Heading into the NFL draft, it’s time to take stock of the teams that "won" and “lost” based on their 2017 rosters and the players that decided (or didn’t decide) to declare early.
Oregon: No team fared better with their early entrants than Oregon. Most assumed running back Royce Freeman was a sure thing to leave, but not only did the Ducks get him back in 2017 as the foundation for the run game, but they also return wide receiver Darren Carrington as well as offensive tackle Tyrell Crosby. Carrington led Oregon in receiving yards in 2016 and will be a key holdover as Oregon loses four of its top six receivers. Meanwhile, Crosby, who redshirted last year due to injury, will join four other returning starters to lock down the offensive line. With those three players returning (as well as other important underclassmen), Oregon’s offense is set to get back on track in Willie Taggart’s first year.
Washington State: Most Pac-12 teams don’t make it to this list with just one big name returning or leaving, but when that name is quarterback Luke Falk, and he’s running an Air Raid offense, your team deserves to be labeled as a “winner.” Falk didn’t play his best down the stretch last year, but he still knows how to run the Cougar offense better than anyone else on that roster. With a 2017 defense that will likely take a big step forward with so many veteran players, the offense -- having lost receivers Gabe Marks and River Cracraft -- will need a veteran to lead it. Falk is that guy.
Stanford: Though Bryce Love did a serviceable job at running back in the Hyundai Sun Bowl, the Cardinal are going to sorely miss their Swiss Army knife in Christian McCaffrey. During his career, McCaffrey accounted for 6,987 all-purpose yards and 33 touchdowns (that’s not including his three pass attempts and two passing touchdowns in 2015). But it’s not just McCaffrey. Stanford also loses defensive lineman Solomon Thomas, who finished third in the Pac-12 with 15 tackles for a loss while leading the Cardinal in tackles, tackles for a loss, sacks, quarterback hurries and fumble recoveries. Those are huge blows on both the offensive and defensive sides of the ball.
USC: The Trojans lose utility man Adoree’ Jackson, wide receiver JuJu Smith-Schuster (10 touchdowns, 914 receiving yards) and offensive lineman Damien Mama. In addition to the players who are graduating, that’s a lot of firepower for Clay Helton to see out the door after the 2016 season. During his USC career, Jackson has been one of the most versatile players in college football. Helton isn’t going to be able to replace his production on defense, offense and special teams with just a single player. Losing Smith-Schuster means that quarterback Sam Darnold is going to need to find a new top receiver (though Deontay Burnett made a solid case for himself in the Rose Bowl). In addition, Darnold will start behind an offensive line that will feature three new starters (Mama would have been a welcomed holdover on this unit).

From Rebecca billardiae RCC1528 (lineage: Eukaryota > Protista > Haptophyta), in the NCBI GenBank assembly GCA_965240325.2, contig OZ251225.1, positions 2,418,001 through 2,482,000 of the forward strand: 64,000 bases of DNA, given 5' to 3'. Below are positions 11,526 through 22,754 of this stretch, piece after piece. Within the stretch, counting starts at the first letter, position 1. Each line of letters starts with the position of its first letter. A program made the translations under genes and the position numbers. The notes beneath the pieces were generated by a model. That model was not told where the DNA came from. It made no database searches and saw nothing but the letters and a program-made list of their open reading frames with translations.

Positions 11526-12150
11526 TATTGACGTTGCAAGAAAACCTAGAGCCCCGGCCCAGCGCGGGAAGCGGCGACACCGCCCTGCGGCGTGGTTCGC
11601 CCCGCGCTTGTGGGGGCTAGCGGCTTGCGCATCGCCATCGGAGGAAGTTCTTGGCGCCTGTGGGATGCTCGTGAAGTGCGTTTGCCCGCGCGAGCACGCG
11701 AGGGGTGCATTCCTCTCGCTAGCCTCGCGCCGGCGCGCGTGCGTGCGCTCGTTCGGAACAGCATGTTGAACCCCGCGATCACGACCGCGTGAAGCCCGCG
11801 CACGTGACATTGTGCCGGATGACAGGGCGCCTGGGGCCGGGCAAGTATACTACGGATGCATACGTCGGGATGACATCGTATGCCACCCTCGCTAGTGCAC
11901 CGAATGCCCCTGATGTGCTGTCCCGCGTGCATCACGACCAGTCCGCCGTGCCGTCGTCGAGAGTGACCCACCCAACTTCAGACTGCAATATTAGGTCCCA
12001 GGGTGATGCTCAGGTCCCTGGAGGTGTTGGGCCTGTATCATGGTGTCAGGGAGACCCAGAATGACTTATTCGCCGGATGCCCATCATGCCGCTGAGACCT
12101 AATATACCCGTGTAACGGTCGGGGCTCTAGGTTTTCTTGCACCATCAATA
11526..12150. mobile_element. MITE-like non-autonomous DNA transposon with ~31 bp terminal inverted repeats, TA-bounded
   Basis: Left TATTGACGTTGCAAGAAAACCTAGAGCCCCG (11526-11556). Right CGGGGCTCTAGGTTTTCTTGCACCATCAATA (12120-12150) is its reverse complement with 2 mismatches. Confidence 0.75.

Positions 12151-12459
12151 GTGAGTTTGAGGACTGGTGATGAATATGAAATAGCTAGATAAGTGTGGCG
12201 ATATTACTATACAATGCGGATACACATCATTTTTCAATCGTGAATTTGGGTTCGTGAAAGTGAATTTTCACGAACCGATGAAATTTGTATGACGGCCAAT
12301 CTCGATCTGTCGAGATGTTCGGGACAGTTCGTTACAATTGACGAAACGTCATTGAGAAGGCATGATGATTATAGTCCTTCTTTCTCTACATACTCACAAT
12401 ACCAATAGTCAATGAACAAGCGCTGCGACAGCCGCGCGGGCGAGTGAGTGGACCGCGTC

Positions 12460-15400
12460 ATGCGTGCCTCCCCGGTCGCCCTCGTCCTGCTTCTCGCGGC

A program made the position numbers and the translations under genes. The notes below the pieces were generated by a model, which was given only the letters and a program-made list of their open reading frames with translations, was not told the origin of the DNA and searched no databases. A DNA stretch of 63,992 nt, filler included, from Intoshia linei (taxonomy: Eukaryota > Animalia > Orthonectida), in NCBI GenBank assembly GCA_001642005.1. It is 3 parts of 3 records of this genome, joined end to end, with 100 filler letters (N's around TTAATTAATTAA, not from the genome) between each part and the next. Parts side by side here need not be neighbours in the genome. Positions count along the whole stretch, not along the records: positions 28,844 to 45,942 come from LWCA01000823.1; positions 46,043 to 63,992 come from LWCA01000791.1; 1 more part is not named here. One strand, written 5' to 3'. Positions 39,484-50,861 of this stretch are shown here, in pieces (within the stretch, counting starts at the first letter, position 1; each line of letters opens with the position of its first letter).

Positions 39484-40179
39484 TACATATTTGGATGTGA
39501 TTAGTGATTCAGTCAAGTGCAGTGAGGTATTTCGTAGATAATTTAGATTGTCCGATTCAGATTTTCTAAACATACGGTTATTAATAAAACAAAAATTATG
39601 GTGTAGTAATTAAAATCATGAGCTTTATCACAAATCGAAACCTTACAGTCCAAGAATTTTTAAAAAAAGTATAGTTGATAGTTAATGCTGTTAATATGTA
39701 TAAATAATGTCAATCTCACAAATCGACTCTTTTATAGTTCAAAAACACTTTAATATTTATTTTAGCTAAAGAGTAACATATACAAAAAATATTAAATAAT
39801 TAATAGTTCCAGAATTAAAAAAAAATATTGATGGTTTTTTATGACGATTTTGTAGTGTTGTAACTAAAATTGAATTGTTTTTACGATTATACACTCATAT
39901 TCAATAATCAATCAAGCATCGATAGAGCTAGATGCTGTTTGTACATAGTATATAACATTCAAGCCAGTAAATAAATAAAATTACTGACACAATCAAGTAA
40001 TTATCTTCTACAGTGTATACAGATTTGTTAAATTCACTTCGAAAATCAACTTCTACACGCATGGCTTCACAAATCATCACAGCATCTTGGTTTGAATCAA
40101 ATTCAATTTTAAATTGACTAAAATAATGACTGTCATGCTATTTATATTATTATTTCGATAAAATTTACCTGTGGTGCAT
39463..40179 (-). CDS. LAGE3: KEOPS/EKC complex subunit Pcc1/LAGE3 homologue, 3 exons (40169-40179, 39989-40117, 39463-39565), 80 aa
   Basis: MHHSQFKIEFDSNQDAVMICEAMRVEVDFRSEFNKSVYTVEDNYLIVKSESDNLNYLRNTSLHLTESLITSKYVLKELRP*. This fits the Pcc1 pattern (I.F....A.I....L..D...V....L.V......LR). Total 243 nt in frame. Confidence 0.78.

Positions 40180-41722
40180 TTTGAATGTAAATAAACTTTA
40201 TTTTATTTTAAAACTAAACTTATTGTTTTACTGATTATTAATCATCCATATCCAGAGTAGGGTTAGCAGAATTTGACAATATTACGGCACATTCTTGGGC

Washington: The Huskies return plenty of offensive and defensive talent, but don’t discount the losses of wide receiver John Ross, defensive lineman Elijah Qualls or defensive backs Budda Baker and Sidney Jones. Ross was named to several first team All-Americans teams in 2016 after leading Power 5 receivers with 17 touchdowns. Qualls was named to the All-Pac-12 first team after being a bulwark on the defensive line and finished the season with 38 tackles, three sacks and three quarterback hurries. Baker and Jones were a part of one of the most talented secondaries in the country. Baker led the Huskies in tackles (71) and tackles for a loss (10.0), while Jones was a lockdown corner, ending the season with three interceptions and six pass breakups. Coach Chris Petersen has built depth behind each of those players in order to prepare for the time when they would leave, but next season, quarterback Jake Browning will need to find a new No. 1 receiver, while the defense is going to be in search of new starters at key positions.